Retroviruses, including the lentiviruses HIV-1 and EIAV, employ a variety of mechanisms to regulate the expression of alternatively spliced viral mRNAs [1], [2]. The presence of suboptimal splice sites allows for differential expression of several mRNAs from a single pre-RNA. Regulatory cis-acting RNA sequences that either enhance or repress recognition of a splice site by the host cellular splicing factors often play critical roles in regulating splice-site selection [3], [4]. In some retroviruses, viral pre-mRNAs contain constitutive transport elements (CTE) that are recognized by cellular proteins to facilitate nuclear export of incompletely spliced viral mRNAs [5]. Other retroviruses encode Rev/Rex proteins that act in trans to regulate nuclear export of unspliced or incompletely spliced mRNAs required for expression of structural and enzymatic proteins as well as progeny viral RNA genomes [6][8].

The Rev/Rex RNA export pathway has been best characterized in HIV-1 [9]. After entering the nucleus, the HIV-1 Rev protein binds to a specific cis-acting element, termed the Rev-responsive element (RRE), within the viral pre-mRNA [10], [11], multimerizes [12], [13] and then facilitates nuclear export of incompletely spliced viral mRNA via the Crm1 nuclear export pathway [14], [15]. Discrete functional domains within Rev mediate nuclear localization, RRE binding and multimerization, and nuclear export. The HIV-1 RRE is a highly structured RNA located at the junction between the SU (gp120) and TM (gp41) domains of the env gene [11], [16], [17]. Biochemical and biophysical experiments have implicated specific stem-loop structures in Rev binding and multimerization [18][20]. Because the Rev-dependent export pathway plays an essential role in HIV-1 replication, disruption of the Rev-RRE interactions is an attractive target for design of effective antiviral therapies [21], [22]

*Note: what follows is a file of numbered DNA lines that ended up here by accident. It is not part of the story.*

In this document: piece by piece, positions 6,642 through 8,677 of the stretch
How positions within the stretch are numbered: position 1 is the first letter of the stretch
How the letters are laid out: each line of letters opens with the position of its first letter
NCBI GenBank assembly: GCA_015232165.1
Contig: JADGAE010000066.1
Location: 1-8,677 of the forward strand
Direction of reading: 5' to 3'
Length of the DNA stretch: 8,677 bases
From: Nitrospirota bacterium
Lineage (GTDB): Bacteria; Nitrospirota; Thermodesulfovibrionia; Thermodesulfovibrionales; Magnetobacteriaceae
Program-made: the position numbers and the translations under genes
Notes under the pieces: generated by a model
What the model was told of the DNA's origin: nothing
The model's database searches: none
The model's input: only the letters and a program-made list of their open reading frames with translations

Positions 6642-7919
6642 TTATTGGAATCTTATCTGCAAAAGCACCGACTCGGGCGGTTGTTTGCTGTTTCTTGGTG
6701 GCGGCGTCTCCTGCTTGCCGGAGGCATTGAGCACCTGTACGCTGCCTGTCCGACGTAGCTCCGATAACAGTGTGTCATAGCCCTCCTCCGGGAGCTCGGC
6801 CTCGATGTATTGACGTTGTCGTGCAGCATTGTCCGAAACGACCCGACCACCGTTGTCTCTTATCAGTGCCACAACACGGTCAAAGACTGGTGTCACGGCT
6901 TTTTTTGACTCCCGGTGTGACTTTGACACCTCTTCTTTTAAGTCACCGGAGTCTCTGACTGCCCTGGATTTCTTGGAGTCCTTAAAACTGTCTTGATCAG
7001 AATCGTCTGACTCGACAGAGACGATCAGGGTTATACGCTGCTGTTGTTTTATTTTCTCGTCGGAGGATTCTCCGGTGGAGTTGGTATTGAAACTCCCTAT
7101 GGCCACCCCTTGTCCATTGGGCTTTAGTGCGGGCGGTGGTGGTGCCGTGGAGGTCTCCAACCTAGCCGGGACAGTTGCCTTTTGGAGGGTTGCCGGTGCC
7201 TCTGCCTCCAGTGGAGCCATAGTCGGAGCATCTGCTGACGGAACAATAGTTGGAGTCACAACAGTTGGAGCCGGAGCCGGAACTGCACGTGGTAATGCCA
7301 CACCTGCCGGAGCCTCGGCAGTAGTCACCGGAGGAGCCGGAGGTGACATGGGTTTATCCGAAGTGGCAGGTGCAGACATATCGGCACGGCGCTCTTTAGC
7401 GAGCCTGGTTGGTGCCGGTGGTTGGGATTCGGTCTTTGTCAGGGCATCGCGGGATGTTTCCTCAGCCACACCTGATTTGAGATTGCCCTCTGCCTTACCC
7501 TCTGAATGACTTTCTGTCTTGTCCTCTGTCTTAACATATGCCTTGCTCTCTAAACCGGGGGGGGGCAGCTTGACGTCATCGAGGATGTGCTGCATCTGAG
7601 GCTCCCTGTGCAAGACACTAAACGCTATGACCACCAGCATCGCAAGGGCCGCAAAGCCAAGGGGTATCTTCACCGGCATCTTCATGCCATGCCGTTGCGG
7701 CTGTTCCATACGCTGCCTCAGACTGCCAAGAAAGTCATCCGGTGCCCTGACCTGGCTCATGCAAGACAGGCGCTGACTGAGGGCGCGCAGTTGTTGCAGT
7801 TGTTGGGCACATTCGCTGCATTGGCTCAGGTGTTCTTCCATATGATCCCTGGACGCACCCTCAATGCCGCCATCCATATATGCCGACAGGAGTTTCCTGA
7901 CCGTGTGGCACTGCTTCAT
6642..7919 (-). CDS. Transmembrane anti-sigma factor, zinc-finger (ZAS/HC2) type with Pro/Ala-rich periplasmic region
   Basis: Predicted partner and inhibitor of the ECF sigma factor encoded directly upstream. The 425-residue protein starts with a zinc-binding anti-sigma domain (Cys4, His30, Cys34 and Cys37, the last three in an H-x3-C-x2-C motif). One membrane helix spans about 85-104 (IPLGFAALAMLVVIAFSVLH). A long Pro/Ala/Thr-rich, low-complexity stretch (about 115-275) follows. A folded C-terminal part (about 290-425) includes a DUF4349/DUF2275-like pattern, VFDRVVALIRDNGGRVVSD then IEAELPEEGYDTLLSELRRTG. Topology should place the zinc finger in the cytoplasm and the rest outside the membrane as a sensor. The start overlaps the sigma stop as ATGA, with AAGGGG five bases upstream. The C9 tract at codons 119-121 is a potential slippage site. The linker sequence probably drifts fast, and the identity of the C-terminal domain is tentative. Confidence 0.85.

All lentiviruses utilize the Rev-dependent, Crm1-mediated export pathway for expression of incompletely spiced mRNAs. There is no conservation among the lentiviral RREs at the RNA sequence level; however, the RRE regions of several primate and non-primate lentiviral genomes map to the SU/TM junction in env gene [11], [16], [17], [23], [24]. In addition, computational analyses have suggested that several of the lentiviral RREs may share RNA secondary structural elements [25]. Equine infectious anemia virus (EIAV) is one of the most divergent members of the subfamily [26]. EIAV Rev (ERev) is functionally homologous with other lentivirus Revs and utilizes the Crm1 pathway for export of incompletely spliced mRNAs, yet EIAV differs from most lentiviruses in structural and functional features of Rev and RRE. EIAV therefore offers an opportunity for comparative analysis of the molecular interactions important in regulation of lentiviral gene expression.